Since the 1980s, the US Navy has been using Tomahawk missiles for long-range precision-strike missions. Thanks to recent upgrades to the electronic-support-measure (ESM) system, it will soon be able to track moving targets as well. With a range of approximately 1000 statute miles, the Tomahawk Block IV missile is a surface- and submarine-launched precision-strike stand-off weapon. Over 2000 have been employed in combat.

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Recently, Raytheon completed field tests of an advanced ESM seeker to be installed as part of the improvement program. That seeker incorporates a next-generation processor and antenna, which are capable of locating and tracking both fixed and moving targets by following their electromagnetic (EM) signature. It also can track multiple targets at once, although the specific number is classified.  A wideband conformal array consisting of 16 antennas is utilized— each providing broad frequency coverage and angular direction finding for the active-radar-homing (ARH) solution. The antenna also boasts conformal receive elements and high-precision angular DF accuracy.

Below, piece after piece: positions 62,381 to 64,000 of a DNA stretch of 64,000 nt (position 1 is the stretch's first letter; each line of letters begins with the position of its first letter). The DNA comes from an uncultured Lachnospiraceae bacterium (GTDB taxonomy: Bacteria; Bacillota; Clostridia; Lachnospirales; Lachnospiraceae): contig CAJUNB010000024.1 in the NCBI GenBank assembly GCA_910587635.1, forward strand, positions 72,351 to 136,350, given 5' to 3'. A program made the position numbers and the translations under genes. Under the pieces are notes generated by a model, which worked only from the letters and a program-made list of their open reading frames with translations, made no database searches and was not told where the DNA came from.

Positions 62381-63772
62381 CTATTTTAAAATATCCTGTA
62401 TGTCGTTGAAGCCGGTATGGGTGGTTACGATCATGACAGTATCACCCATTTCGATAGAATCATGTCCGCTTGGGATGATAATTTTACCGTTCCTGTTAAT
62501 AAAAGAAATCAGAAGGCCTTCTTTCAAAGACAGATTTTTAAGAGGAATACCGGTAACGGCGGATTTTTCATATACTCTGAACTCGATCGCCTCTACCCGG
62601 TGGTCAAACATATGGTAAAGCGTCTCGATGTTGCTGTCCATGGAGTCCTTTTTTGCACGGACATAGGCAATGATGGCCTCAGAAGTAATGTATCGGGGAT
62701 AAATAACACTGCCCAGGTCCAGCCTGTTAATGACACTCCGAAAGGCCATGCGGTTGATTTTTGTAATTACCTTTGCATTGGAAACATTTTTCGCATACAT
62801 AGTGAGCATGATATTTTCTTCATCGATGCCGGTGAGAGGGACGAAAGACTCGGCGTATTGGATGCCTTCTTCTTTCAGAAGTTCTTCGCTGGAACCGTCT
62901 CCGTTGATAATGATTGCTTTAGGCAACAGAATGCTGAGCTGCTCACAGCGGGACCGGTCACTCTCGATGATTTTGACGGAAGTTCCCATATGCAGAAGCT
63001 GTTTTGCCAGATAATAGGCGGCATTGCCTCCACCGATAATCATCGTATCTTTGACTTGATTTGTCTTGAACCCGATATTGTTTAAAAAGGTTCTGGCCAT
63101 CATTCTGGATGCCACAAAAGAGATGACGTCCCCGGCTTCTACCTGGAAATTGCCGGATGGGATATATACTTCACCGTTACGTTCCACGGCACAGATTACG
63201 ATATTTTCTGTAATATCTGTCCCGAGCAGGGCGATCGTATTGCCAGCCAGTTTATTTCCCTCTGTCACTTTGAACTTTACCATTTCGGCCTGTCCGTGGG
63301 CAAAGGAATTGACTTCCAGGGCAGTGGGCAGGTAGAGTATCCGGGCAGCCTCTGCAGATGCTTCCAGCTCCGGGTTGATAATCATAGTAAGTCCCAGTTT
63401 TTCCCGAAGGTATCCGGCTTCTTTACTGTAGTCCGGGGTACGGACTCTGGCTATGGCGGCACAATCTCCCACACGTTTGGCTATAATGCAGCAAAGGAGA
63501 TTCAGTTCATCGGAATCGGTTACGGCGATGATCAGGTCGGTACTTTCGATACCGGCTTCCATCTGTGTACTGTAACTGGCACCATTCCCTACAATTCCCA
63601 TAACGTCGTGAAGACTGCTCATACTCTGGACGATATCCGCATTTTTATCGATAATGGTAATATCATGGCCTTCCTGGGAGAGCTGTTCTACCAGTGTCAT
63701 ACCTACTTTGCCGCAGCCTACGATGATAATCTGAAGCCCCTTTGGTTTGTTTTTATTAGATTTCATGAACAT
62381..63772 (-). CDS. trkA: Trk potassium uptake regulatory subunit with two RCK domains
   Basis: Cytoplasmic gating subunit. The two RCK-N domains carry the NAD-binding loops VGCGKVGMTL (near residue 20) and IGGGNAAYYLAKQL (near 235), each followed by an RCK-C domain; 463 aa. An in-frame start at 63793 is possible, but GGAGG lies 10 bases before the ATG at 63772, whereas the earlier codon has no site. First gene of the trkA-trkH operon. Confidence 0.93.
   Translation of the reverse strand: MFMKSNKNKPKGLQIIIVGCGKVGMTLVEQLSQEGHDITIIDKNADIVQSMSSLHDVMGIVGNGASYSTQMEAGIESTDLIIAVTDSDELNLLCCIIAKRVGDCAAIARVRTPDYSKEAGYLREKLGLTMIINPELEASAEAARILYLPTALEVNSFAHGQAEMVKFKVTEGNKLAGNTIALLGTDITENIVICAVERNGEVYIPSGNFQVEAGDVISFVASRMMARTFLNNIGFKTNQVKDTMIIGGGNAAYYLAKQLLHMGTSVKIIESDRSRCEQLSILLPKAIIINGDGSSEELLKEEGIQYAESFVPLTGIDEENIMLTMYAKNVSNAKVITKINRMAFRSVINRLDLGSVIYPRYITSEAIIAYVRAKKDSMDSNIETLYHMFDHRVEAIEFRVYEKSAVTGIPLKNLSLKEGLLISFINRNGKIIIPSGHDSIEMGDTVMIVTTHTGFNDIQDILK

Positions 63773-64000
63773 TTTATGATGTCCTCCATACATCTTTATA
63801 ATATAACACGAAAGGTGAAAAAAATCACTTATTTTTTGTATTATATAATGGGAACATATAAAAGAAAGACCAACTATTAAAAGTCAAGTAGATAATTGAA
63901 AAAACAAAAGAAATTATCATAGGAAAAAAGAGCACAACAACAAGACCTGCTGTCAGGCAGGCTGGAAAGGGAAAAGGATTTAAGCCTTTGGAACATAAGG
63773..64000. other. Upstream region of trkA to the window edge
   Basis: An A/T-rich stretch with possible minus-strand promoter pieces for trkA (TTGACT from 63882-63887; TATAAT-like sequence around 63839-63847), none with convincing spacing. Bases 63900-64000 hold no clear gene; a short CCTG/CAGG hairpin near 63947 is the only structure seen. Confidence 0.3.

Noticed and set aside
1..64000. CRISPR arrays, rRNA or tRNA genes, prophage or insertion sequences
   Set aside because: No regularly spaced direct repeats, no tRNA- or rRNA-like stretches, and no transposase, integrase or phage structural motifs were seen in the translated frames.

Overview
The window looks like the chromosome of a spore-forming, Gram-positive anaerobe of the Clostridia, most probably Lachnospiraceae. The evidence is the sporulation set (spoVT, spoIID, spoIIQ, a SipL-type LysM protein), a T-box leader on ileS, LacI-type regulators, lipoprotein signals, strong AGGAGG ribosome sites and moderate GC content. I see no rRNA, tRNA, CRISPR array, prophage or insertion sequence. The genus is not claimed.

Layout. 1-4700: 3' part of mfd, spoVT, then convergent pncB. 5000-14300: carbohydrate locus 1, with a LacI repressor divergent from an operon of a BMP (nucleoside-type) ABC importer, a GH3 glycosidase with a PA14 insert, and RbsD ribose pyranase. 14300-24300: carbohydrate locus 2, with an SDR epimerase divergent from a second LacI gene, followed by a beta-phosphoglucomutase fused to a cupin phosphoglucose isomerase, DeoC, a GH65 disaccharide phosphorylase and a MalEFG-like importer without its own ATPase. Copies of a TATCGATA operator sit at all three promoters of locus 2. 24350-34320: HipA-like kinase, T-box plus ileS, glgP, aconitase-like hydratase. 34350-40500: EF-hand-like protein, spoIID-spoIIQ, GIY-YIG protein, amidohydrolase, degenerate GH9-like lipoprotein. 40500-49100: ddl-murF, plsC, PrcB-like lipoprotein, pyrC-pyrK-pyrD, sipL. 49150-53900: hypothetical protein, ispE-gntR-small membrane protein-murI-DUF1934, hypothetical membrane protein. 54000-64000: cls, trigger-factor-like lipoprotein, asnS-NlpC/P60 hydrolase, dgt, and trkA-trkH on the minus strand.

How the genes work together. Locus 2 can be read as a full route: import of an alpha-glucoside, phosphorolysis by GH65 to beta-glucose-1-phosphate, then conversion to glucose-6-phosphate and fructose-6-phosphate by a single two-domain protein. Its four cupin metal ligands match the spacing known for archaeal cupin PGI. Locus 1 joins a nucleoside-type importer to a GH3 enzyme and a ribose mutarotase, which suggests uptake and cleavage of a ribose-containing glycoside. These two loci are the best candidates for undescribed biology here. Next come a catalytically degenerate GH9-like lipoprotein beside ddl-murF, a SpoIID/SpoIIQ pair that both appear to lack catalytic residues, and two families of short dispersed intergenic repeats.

In addition, the upgrade includes a two-way satellite data-link, enabling a strike controller to redirect the missile in-flight to preprogrammed alternate targets or more critical targets. The seeker uses an ultra-high-frequency (UHF) satellite-communications (satcom) system, which is carried by the DoD UHF Follow On System. That sitcom system provides two-way data communications including in-flight health and status and mission or target re-assignments. The satcom system is set to be enhanced over the Tomahawk’s re-certification and re-manufacture program from 2017 to 2019.

In the field tests, the seeker was validated in a realistic, high-density environment after seven months of testing in anechoic chambers. Using a high-power processor, the passive sensor successfully identified a target with accurate direction finding and location. A captive flight test of the technology is scheduled for December/January 2013. An added active RF channel is planned for 2014. The multimode technology is expected to enable the Navy’s Surface Action Group to fire Tomahawks from sanctuary and defeat mobile threats at a long range.

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